Ask the party doctor: Yes, boors with BO can make it

December 16, 2005

Wary of parties? Felipe Fernández-Armesto offers advice on avoiding faux pas, while Anna Fazackerley discovers the secrets of a supreme networker

Dear Professor Fernández-Armesto,
I consider myself to be a leading light in my field. But no matter how much I publish, I am invisible at parties. I attended a bash thrown by our vice-chancellor recently and spent 50 minutes standing with a group of academics from our Slavonic studies department without once managing to join the conversation.

I dread the Christmas party season and more humiliation. Can one learn to make a better impression - or any impression at all?

Yours,
Norbert Finkelstein (Dr)
PS. I am almost certain that I don't have a body odour problem.

Never fear, (Dr) Norbert. Your silence helps you. It will earn you renown as a profound but cautious thinker. Just listen with specious concentration to any drivel your colleagues utter: they will mistake this for respect and misread it as sagacity.

And don't let your BO inhibit you. You're clearly convinced you've got it - probably correctly. Studies show that insanitary habits, unkempt beards and mucky dickies increase prospects of academic preferment.

All you lack is conspicuousness. You can achieve this by elbowing your way into the Slavonicists' scrimmage. But remember - say nothing. Slavic literature abounds in taciturn heroes, and the Slavonic department will credit you with a mind as strong as your elbows.

And thank you for sharing with us: it's gratifying to know that your colleagues can be voluble on the modest quantities of drink vice-chancellors serve.

Dear Professor Fernández-Armesto,
My wife is keen to attend our department's Christmas party. The problem is that I have been indulging in some rather heated extracurricular activities with a female colleague.

My wife is understanding, but I worry that things might get out of hand after everyone has had a few glasses of warm white wine. What is the etiquette in these situations?

Yours,
Professor Hugo Duffton-Gerty

Unquestionably, dear Professor, you should chill the wine. This will help make it palatable and will contrast pleasantly with the hot stuff you mention.

Confess gay experiences to your wife. This will divert her suspicions and increase her attentions. It will establish your politically correct credentials with the gender studies department and indemnify you against denunciation by your mistress for harassment, unprofessional conduct and abuse of power.

Dear Professor Fernández-Armesto,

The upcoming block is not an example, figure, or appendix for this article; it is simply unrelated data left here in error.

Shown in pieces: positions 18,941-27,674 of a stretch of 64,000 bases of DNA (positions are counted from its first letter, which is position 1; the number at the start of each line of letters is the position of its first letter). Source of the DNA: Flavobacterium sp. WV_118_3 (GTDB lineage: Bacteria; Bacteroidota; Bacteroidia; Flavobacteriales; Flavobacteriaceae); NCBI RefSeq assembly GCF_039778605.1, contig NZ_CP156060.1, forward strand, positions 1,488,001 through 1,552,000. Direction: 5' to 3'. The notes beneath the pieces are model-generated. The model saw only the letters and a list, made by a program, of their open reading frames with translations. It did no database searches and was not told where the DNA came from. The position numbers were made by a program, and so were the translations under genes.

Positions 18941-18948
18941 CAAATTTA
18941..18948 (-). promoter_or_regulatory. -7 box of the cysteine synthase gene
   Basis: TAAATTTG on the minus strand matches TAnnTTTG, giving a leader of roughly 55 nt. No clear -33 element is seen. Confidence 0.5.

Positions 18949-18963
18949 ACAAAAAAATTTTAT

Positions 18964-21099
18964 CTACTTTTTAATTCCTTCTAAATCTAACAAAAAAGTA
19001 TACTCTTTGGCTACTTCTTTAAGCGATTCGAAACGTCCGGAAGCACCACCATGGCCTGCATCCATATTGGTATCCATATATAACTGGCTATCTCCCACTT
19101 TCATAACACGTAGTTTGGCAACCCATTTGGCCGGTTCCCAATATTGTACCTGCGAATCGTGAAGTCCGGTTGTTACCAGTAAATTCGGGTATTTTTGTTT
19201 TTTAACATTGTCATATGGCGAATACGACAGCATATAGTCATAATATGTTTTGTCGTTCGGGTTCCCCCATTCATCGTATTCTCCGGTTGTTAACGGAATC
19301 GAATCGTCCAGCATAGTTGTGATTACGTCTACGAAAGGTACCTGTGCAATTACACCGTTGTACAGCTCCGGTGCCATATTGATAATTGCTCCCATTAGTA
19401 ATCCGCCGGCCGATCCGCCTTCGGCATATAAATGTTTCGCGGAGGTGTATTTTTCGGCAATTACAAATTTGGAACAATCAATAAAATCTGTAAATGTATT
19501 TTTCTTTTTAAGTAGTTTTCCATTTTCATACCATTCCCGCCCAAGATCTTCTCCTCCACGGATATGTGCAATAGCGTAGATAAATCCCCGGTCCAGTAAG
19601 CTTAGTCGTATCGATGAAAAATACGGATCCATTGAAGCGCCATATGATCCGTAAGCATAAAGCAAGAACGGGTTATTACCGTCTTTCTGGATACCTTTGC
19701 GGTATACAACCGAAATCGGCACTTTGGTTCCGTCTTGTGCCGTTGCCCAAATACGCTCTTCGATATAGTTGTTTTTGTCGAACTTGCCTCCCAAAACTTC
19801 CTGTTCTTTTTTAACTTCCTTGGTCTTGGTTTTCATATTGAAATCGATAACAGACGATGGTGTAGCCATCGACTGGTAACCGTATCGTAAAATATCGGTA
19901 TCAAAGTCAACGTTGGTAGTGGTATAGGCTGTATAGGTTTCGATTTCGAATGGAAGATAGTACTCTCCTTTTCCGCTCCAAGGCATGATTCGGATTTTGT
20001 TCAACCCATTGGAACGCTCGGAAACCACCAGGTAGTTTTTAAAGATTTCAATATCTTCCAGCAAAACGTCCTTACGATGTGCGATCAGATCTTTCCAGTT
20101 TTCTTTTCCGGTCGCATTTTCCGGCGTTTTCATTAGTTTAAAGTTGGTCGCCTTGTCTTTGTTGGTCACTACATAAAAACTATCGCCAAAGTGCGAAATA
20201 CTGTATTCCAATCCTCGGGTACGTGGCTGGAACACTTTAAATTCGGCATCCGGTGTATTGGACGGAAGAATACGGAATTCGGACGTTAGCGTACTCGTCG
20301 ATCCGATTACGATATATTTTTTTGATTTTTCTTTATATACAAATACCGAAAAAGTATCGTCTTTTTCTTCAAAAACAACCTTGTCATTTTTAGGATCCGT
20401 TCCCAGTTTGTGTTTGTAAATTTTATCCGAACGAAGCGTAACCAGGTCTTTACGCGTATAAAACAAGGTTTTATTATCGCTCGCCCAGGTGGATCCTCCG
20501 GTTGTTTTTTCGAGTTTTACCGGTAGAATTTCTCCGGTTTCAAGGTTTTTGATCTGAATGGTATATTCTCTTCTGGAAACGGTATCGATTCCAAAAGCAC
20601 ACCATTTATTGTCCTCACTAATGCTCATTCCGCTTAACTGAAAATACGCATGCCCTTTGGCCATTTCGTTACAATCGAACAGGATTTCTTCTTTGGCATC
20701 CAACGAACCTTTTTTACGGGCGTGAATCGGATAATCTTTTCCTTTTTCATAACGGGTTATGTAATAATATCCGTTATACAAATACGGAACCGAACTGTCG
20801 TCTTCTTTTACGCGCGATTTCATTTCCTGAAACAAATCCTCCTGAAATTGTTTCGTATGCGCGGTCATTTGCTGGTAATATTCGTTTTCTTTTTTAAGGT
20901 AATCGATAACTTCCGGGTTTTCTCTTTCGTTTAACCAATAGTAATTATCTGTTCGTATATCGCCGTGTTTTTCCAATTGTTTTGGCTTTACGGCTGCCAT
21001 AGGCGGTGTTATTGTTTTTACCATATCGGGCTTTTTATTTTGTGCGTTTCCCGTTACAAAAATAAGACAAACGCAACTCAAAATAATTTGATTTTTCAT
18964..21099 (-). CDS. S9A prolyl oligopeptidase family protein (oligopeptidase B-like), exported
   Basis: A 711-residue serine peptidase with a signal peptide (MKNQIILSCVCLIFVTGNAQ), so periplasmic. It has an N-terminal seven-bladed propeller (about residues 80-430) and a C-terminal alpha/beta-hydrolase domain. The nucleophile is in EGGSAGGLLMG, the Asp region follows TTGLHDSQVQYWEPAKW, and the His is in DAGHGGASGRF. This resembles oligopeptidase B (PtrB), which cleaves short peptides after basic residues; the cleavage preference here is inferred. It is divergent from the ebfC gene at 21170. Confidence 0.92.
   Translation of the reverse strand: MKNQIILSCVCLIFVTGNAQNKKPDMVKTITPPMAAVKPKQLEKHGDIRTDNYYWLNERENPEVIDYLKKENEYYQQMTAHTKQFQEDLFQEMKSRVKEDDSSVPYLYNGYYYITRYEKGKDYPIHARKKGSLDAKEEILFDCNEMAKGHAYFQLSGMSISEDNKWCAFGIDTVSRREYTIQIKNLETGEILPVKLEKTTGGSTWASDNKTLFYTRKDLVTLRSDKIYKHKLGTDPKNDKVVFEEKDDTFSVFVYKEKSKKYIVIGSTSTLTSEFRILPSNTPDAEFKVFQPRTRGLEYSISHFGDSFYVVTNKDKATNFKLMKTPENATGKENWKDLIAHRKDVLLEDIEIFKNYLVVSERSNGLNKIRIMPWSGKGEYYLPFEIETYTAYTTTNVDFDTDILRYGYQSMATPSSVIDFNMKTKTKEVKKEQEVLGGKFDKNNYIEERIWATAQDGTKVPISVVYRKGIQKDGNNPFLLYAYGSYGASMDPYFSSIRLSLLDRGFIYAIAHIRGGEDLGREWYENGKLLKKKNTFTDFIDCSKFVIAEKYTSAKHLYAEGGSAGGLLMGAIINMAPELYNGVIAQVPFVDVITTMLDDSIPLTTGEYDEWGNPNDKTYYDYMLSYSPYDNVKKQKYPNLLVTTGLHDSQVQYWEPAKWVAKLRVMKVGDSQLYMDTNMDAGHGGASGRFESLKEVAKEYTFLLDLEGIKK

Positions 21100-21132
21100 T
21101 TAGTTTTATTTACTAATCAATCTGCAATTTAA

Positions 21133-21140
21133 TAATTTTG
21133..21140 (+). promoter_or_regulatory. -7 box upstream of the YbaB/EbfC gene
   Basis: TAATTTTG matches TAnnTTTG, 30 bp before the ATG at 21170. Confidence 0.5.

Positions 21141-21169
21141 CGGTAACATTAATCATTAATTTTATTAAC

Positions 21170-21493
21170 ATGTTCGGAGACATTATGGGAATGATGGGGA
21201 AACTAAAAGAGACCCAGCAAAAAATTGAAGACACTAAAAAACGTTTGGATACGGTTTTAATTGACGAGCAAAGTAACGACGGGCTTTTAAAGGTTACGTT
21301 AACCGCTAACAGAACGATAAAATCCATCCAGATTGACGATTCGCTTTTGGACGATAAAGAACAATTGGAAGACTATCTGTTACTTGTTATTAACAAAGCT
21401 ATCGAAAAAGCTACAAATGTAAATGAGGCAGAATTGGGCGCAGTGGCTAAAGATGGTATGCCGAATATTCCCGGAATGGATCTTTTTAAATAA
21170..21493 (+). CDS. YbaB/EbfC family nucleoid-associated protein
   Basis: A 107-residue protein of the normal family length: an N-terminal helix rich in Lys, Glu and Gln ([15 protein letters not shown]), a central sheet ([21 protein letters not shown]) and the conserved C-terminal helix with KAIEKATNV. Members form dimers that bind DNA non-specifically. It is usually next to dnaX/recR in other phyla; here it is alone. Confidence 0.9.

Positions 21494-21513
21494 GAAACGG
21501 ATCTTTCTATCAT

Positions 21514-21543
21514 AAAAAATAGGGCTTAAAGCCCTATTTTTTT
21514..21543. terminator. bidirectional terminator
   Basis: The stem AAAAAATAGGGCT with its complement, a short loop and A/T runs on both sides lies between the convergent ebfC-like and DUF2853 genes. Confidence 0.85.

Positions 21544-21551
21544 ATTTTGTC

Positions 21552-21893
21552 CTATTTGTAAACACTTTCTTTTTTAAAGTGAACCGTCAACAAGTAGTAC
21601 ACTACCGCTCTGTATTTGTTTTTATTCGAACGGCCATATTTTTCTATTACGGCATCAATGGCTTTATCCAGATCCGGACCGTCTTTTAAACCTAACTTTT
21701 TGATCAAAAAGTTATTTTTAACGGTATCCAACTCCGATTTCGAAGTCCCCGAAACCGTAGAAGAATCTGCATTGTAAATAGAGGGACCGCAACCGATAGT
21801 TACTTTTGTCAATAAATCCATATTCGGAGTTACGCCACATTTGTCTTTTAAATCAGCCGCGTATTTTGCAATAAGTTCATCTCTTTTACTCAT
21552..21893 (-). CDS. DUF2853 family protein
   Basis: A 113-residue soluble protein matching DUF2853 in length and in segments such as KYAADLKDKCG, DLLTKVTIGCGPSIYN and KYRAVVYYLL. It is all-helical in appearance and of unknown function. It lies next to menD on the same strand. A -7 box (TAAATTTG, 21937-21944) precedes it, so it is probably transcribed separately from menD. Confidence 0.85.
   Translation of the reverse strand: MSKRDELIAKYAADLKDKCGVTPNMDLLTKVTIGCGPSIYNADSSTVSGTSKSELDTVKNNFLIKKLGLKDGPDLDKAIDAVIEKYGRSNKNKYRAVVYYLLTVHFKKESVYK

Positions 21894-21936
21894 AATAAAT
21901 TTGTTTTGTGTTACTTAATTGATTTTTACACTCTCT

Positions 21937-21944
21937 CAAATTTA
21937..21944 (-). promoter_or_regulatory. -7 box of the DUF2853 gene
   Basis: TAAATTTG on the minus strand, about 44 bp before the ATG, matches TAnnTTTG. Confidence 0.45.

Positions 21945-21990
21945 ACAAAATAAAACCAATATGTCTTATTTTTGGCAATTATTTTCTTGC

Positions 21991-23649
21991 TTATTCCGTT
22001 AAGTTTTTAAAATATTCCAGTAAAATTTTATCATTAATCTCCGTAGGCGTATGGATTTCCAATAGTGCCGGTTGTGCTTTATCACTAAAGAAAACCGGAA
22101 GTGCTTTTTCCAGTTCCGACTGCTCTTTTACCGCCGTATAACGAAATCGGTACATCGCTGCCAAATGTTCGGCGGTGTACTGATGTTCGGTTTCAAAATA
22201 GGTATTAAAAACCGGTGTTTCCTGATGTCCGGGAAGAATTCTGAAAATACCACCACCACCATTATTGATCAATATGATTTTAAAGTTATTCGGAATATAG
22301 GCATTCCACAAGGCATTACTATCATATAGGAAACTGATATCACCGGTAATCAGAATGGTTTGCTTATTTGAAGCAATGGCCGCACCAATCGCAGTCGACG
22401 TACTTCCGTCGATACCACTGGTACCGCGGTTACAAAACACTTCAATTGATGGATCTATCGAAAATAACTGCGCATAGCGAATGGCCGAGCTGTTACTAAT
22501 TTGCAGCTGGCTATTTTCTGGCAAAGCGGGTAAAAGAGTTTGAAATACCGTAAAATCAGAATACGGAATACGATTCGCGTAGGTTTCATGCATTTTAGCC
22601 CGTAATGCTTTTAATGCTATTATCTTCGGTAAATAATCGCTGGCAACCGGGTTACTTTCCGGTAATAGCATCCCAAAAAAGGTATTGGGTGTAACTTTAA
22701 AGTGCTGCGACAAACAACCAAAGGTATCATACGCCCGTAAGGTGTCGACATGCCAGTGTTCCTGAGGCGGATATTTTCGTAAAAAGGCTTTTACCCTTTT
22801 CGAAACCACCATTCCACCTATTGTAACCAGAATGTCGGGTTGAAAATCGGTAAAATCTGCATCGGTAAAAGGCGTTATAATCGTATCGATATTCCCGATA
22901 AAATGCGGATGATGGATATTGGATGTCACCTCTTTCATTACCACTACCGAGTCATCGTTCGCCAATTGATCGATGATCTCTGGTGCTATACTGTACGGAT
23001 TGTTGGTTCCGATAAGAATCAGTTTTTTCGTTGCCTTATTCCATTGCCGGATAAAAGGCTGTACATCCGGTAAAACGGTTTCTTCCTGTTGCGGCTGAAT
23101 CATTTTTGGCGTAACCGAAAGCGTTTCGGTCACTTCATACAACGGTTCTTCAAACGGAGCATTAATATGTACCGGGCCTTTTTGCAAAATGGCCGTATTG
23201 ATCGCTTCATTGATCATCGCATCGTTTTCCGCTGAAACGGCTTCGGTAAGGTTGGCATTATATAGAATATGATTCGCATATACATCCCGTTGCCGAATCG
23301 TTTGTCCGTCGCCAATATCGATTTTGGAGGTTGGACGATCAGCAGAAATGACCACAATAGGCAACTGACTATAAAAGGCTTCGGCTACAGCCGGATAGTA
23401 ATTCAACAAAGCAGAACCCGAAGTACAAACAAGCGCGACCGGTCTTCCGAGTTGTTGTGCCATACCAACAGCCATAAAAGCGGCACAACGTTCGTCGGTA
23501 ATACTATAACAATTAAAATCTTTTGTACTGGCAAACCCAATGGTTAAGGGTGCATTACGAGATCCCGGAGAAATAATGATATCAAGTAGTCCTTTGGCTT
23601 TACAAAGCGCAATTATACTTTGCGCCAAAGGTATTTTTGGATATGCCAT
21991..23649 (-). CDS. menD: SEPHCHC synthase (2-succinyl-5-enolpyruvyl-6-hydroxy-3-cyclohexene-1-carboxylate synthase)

I long to be erudite and witty when I meet strangers at social gatherings, but I find that whenever I open my mouth I say completely the wrong thing.

How might I polish my social skills before I offend anyone else?

Yours,
Bob Smith

The wrong thing, as darling Oscar once said, is always witty: the right thing is merely dull. Utter your betises with relish and hire a claque of desperate students to applaud them. Develop other forms of rudeness, such as leering, toe-treading, drink-spilling and canape-regurgitating: your insults will then be thought intentional and therefore clever.

If you can't think even of the wrong thing to say, simply repeat your interlocutors' words with added emphasis. They will see this as a sign of wisdom.

And change your name, Bob: it's boring. I suggest Professor Hugo Duffton-Gerty.

Dear Professor Fernández-Armesto,

I got overexcited at an interdisciplinary research symposium last night.

While talking to my head of department about expressing science through mime, I waved my arm and knocked her front teeth out with my champagne glass. Will this ruin my promotion prospects? How might I make amends?

Yours,
Dr Roderick Losarcos


A brilliant ploy, Dr Roderick. I congratulate you. Your superior will get a cosmetic tooth-job at your insurance company's expense and be eternally grateful: I daresay she was hideously ugly, and the process can only be an improvement. Take flowers to her bedside and suggest that the tiniest hint of gap would be sexy.

Kindly send me the name of your champagne glass supplier: I have tried to emulate your achievement but succeeded only in breaking my glass. Kindly also send me the details of your symposium: mine serves only sparkling hock.

Felipe Fernández-Armesto is Prince of Asturias professor of history at Tufts University in the US.

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